Path to Dominance - Disaggregating Intra-rebel Conflict between Parent and Splinter Group in Separatist Insurgency: Case Study of Moro National Liberation Front - Moro Islamic Liberation Front in the Philippines, and Karen National Union - Democratic Karen Buddhist Army in Burma
Independent thesis Advanced level (degree of Master (Two Years)), 20 credits / 30 HE creditsStudent thesis
Common beliefs posit that rebel fragmentation and the emergence of splinter groups are often associated with intra-rebel violence. However, empirical evidence suggests that it is not always the case: there are cases of non-lethal competition between parent and splinter groups across time and terrain. This study explores the cause of lethal and non-lethal conflict between parent and splinter group that represent ethno-nationalist identity. By using theories of rational choice and outbidding strategy, I argue that lethal intra-rebel conflict are less likely when there is a balanced distribution of power between parent and splinter groups, subsequent to organizational fragmentation. This is because intra-rebel conflict against formidable opponents is costly. Further, it presents an existential threat in the event of counterinsurgency or retaliation. Thus, it is expected that rebel groups are more likely to employ non-lethal outbidding strategy in order to become the sole representation of their ethnic group. Using the method of structured focused comparison, this hypothesis is tested by comparing Moro insurgencies in Philippines and Karen insurgencies in Burma. The main finding demonstrates partial support to the causality of distribution power to the lethality of outbidding strategies. In addition, the empirical analysis also shows state intervention and social ties as influencing lethal intra-rebel conflict.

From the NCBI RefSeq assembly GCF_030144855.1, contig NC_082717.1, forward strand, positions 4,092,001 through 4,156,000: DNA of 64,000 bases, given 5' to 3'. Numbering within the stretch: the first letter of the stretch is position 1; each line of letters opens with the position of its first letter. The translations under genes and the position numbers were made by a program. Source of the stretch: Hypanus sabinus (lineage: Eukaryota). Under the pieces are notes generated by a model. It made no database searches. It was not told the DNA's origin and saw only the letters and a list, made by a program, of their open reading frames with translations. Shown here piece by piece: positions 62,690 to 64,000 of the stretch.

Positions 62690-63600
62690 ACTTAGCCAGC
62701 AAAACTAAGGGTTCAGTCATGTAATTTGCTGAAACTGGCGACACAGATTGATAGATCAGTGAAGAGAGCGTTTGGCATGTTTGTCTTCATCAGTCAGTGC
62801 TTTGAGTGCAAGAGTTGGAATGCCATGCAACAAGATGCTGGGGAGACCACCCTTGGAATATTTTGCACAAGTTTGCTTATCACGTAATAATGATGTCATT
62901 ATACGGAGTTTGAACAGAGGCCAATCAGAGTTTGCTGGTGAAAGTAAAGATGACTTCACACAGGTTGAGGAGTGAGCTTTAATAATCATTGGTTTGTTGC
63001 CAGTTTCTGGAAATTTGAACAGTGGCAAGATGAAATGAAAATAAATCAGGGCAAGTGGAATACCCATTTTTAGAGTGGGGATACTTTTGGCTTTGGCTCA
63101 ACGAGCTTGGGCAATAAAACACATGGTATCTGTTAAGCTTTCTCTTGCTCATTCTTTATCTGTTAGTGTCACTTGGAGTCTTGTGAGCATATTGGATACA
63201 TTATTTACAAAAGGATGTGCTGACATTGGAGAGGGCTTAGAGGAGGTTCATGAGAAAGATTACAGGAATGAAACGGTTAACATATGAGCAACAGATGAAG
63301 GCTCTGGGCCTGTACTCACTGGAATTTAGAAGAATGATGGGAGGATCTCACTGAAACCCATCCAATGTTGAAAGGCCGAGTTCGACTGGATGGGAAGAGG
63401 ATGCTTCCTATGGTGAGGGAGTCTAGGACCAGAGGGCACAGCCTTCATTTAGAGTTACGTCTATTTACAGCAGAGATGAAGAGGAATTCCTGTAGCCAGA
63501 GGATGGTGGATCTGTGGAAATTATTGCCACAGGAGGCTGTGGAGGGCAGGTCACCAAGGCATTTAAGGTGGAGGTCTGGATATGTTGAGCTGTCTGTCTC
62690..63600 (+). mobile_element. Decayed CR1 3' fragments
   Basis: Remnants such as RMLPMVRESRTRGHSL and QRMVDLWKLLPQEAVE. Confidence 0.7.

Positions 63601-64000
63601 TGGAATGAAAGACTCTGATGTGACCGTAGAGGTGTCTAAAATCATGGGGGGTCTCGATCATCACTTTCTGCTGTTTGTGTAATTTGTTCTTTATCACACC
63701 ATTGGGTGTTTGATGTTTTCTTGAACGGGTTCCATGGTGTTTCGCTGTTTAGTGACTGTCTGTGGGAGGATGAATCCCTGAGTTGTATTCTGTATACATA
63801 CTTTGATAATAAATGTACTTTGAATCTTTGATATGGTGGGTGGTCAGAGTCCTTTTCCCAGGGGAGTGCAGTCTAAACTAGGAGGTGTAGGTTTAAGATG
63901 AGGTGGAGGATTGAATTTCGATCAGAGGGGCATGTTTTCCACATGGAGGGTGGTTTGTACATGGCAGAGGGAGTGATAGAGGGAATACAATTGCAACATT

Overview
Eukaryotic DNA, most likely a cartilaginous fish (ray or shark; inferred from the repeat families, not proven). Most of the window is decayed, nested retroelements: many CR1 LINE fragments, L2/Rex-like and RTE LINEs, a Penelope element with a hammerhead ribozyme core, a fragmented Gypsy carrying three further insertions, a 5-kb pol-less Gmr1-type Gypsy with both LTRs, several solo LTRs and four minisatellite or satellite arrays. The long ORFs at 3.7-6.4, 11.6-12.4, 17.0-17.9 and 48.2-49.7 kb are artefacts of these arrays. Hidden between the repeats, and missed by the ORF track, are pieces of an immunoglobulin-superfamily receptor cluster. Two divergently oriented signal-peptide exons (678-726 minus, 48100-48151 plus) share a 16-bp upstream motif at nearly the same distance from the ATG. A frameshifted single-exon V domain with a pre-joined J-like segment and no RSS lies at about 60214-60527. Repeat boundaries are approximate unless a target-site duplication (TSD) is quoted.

Place, publisher, year, edition, pages
2016. , 80 p.
Other Social Sciences not elsewhere specified
IdentifiersURN: urn:nbn:se:uu:diva-303345OAI: oai:DiVA.org:uu-303345DiVA: diva2:971593
Subject / course
Peace and Conflict Studies
Master Programme in Peace and Conflict Studies
Fjelde, Hanne, Ph.D
Eck, Kristine, Ph.D